Keeping Up With Styles
by Kevin Slimp,
The News Guru
Speeding up your workflow while improving your design in Adobe InDesign
At the 21st session of the Newspaper Institute last week, Ed Henninger and I did something we’ve never done before. We taught a class together. It must have been a good idea because it was the most attended of the 26 classes offered.
Titled, “What You Need to Know About Paragraph Styles,” we took the group through a very fast paced 90-minute session, covering everything from simple nested styles to advanced nested styles.
Afterwards, while discussing our class in the hallway, Ed and I both agreed we had learned something from each other concerning paragraph styles. Ed told me he hadn’t seen nested styles created using the method I used.
A nested style is a type of paragraph style that combines two or more separate styles into a single paragraph style. For instance, this is an easy way to create a style for classifieds. If the user wanted five bold words at the beginning of each classified, followed by smaller normal text, then followed by a different style of text for the code at the end of the ad, this could be accomplished with a nested style.
I was intrigued by a method Ed used to create a paragraph style based on the style that follows.
For instance, most newspaper designers are used to using paragraph styles to set body text, headlines, cutlines and other common text styles.
Let me offer a quick explanation for those who don’t design pages. Suppose you’ve placed text under a photo. Without a paragraph style to simplify the process, you would highlight the text, select a font, along with tracking, leading and other characteristics to create your cutline.
The same technique could be used to apply styles to headlines, body text, bylines and other types of text on a page.
Ed discussed a method he uses to create styles for his newspaper clients, using a “next style” method. I noted a few of the styles he created and asked Ed to take a step back and show the class exactly how these styles were created.
Afterwards, I went to my computer and experimented with different types of paragraph styles using this method.
“Wouldn’t it be great,” I thought, “if by simply clicking on a paragraph style, the headline, byline, email line and body text were all set automatically, without having to select different styles for each?”
This is done by creating text exactly the way you want it to appear on the page. Set the font, the justification, the first line indent, etc. I named this font “Body Text” in the Paragraph Styles panel.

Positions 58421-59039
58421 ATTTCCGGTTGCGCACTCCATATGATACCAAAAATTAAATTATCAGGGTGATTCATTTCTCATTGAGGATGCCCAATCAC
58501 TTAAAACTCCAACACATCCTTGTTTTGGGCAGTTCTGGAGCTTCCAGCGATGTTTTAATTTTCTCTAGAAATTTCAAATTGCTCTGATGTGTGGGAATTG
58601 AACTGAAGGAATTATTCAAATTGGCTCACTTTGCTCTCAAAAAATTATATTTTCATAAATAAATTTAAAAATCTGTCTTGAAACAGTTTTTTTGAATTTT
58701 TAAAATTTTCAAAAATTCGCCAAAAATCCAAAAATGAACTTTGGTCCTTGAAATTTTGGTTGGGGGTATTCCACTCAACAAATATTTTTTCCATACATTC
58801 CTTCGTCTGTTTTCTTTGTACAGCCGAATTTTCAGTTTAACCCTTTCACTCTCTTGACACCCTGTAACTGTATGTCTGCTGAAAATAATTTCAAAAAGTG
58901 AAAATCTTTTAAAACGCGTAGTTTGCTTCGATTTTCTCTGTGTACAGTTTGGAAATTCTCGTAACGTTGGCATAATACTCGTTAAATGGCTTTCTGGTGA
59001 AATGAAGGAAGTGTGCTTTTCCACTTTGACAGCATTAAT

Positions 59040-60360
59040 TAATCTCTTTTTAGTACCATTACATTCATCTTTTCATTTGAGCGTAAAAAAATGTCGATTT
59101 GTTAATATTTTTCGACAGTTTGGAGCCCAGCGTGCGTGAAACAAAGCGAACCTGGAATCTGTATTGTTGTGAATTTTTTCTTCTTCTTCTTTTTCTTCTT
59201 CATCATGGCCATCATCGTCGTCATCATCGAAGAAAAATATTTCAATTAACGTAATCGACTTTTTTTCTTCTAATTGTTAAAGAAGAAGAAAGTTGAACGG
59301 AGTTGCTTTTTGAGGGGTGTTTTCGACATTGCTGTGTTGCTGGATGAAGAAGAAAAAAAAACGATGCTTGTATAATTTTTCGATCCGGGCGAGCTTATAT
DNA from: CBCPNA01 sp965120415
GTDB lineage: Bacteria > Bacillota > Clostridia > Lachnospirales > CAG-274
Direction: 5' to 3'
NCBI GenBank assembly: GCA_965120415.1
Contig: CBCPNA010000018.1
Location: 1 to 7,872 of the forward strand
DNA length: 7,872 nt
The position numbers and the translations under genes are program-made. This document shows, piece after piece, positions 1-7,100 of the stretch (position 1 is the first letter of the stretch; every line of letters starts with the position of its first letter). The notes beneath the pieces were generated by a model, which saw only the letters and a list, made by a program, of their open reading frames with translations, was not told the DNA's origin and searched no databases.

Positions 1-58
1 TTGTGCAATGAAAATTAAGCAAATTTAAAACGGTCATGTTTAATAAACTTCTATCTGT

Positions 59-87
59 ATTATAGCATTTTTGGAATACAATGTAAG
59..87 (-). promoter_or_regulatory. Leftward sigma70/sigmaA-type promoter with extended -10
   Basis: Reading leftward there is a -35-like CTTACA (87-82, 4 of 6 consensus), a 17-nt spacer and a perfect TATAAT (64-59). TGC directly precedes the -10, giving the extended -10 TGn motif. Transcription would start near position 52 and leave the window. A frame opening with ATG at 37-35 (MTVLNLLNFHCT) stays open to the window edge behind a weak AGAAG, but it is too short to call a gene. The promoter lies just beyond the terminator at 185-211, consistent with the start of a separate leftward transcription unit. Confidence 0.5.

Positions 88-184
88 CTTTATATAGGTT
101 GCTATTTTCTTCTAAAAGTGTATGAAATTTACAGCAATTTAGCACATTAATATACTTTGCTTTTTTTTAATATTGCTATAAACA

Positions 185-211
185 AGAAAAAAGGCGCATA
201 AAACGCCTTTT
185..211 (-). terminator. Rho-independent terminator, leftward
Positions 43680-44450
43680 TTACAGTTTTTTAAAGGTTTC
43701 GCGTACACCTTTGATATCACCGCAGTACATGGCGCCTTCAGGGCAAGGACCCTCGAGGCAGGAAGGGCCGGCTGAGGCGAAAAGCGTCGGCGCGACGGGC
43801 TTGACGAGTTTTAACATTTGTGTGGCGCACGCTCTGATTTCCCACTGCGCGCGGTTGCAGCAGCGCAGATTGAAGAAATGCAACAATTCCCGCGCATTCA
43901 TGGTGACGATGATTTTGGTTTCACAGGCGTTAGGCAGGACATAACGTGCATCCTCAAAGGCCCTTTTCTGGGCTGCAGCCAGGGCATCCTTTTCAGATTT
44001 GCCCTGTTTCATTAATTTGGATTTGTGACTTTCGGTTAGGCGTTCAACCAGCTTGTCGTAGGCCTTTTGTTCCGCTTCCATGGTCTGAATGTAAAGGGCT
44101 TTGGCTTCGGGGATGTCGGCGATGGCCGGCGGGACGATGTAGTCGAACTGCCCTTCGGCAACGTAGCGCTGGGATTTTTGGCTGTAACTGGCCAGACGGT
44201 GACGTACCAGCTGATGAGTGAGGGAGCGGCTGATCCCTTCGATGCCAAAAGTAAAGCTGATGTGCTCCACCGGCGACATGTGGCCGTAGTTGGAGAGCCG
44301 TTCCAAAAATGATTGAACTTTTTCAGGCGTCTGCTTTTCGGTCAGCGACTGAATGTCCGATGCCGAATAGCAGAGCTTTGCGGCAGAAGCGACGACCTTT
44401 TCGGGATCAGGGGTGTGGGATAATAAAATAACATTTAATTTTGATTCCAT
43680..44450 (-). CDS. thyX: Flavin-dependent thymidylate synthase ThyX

Suppose my stories consist of headlines, with bylines below the headlines, followed by email addresses below the bylines, then body text flowing below the email addresses.
Yes, I could place the text, then click on each of the paragraph styles individually, until each type of text was styled. However, by paying close attention, I can create paragraph styles that do all these for me, with one click, rather than having to select each piece individually.
After creating a “Body Text” style, I go about creating a style for the email line. Notice inside the “Next Style” box, I have selected “Body Text.” This will allow me to set two styles at once, an email line followed by body text.
Next, I create my paragraph style for the byline. Again, create text just as you intend for it to look on the page. Note the setting for “Next Style.” After the byline, the next line will be in the Email Address style.
Finally, a style is created for the headline, with Next Style set for “ByLine.”
Now, here is the trick. For this to work, you place your text on the page, then click somewhere within the headline with your Text tool.
Next, right-click on the headline style and select “Apply “Headline” then Next Style.”
With a little practice, you’ll be setting up styles for stories with drop caps and more.
I know you can’t wait. Go have fun. Remember, the secret is to right-click on the paragraph style if you want to use the “next style” method.